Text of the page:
Here is the same diagrams but using the WS2812B timing, which is the same as the WS2811 but using the double data rate:

Set SPI to 2,500,000Hz Use 4SPI Bytes per LED BYTE:

To send  Logic 1 you send [255,255,128,0]

ws2812sendhighTo send Logic 0 you send [255,0,0,0]

ws2812sendlow

I can confirm that the 144LED strips uses fast mode… This was sent ot me directly from WorldSemi

“The 144LED Strip uses the WS2812B chipset(built-in IC), and HIGH speed mode”

Their Web page states they use the WS2811 chip but they also say that they use High Speed  mode in prepackaged systems… Using High Speed mode I can get maybe 10 frames per second with the same number of LEDs.

Here is some NodeJS code I wrote that will grab an array of Bytes and create a Buffer() of bytes with the appropriate bit pattern to be pushed out to the SPI bus.

var ledBytes = 1*3;
var ledBar = new Array(ledBytes);
var aBuffer = new Buffer(0);
var counter = 0;

init();
runMain();

function init()
{
 //clear the led array
 clearSuit();
}

function runMain()
{
 var testBuffer = WS2811b_SPI();
 
 for(counter=0; counter<testBuffer.length; counter++)
 {
 console.log("Index "+counter+"->"+testBuffer[counter]);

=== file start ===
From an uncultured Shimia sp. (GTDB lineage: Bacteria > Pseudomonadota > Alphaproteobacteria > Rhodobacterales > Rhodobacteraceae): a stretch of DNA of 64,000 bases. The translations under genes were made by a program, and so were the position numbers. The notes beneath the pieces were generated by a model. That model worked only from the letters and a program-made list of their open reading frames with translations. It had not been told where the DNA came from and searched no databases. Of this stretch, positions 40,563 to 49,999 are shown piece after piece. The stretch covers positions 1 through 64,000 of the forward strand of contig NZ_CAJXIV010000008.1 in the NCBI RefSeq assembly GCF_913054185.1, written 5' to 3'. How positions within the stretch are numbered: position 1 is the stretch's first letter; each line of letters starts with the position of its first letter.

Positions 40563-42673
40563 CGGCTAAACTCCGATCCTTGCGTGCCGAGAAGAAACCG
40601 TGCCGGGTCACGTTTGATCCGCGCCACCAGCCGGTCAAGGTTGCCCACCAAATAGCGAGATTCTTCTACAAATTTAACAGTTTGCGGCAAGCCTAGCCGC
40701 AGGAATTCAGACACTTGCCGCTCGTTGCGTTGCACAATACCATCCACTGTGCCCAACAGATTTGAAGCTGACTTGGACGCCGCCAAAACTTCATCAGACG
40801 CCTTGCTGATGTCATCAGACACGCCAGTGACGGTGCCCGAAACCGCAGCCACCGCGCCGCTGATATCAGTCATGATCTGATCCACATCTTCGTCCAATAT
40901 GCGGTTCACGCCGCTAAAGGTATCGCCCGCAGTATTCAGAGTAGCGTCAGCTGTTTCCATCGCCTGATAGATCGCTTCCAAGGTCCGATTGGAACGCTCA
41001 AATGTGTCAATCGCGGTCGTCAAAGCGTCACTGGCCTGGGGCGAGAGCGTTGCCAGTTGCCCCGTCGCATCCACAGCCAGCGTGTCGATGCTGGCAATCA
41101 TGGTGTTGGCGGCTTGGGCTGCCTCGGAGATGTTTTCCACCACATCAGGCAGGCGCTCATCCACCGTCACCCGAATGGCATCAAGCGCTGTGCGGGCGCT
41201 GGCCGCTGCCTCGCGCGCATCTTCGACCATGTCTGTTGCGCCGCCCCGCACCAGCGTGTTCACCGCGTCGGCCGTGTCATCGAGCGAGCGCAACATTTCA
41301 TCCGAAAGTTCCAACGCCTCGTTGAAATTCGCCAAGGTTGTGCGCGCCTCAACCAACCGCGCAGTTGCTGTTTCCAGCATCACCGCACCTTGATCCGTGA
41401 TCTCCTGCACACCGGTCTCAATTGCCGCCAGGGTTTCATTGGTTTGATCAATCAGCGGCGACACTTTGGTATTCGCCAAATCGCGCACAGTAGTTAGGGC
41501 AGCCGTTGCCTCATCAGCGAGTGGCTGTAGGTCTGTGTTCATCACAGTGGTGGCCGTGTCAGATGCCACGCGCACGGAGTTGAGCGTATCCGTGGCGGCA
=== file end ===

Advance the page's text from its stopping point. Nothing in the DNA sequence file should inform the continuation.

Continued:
}
 
}

function WS2811b_SPI()
{
 var spiBuffer = new Buffer(ledBytes*8*4);
 var currentByteSPIBlock = new Buffer(8*4);
 var spiBufferIndex = 0;
 
 for(counter=0; counter<ledBytes; counter++)
 {
 currentByteSPIBlock = createSPIBlockFromByte(ledBar[counter]);
 currentByteSPIBlock.copy(spiBuffer,spiBufferIndex,0,currentByteSPIBlock.length);
 spiBufferIndex+=currentByteSPIBlock.length;
 }
 return spiBuffer;
}

function createSPIBlockFromByte(dataToPush)
{
 var mask=1, bitResult=0, cnt=0, bufferIndex=0; 
 var tempBuffer = new Buffer(4*8);
 var spiBlock = new Buffer(4);
 
 mask = mask << 7; 
 for(cnt=0; cnt<8; cnt++) 
 { 
 bitResult = dataToPush & mask; 
 bitResult = bitResult >> (7-cnt); 
 spiBlock = createSPIBit(bitResult);
 spiBlock.copy(tempBuffer,bufferIndex,0,spiBlock.length);
 bufferIndex+=spiBlock.length;
 mask = mask >> 1; 
 } 
 return tempBuffer;
 
}

function createSPIBit(value)
{
 var spiBitBlock = new Buffer(4);
 
 if(value==1)
 {
 spiBitBlock[0] = 255;
 spiBitBlock[1] = 255;
 spiBitBlock[2] = 128;
 spiBitBlock[3] = 0;
 }
 else
 {
 spiBitBlock[0] = 255;
 spiBitBlock[1] = 0;
 spiBitBlock[2] = 0;
 spiBitBlock[3] = 0;
 }
 return spiBitBlock;
}

function clearSuit()
{
 for(counter=0; counter<ledBytes; counter++)
 {
 ledBar[counter] = 0;
 }
}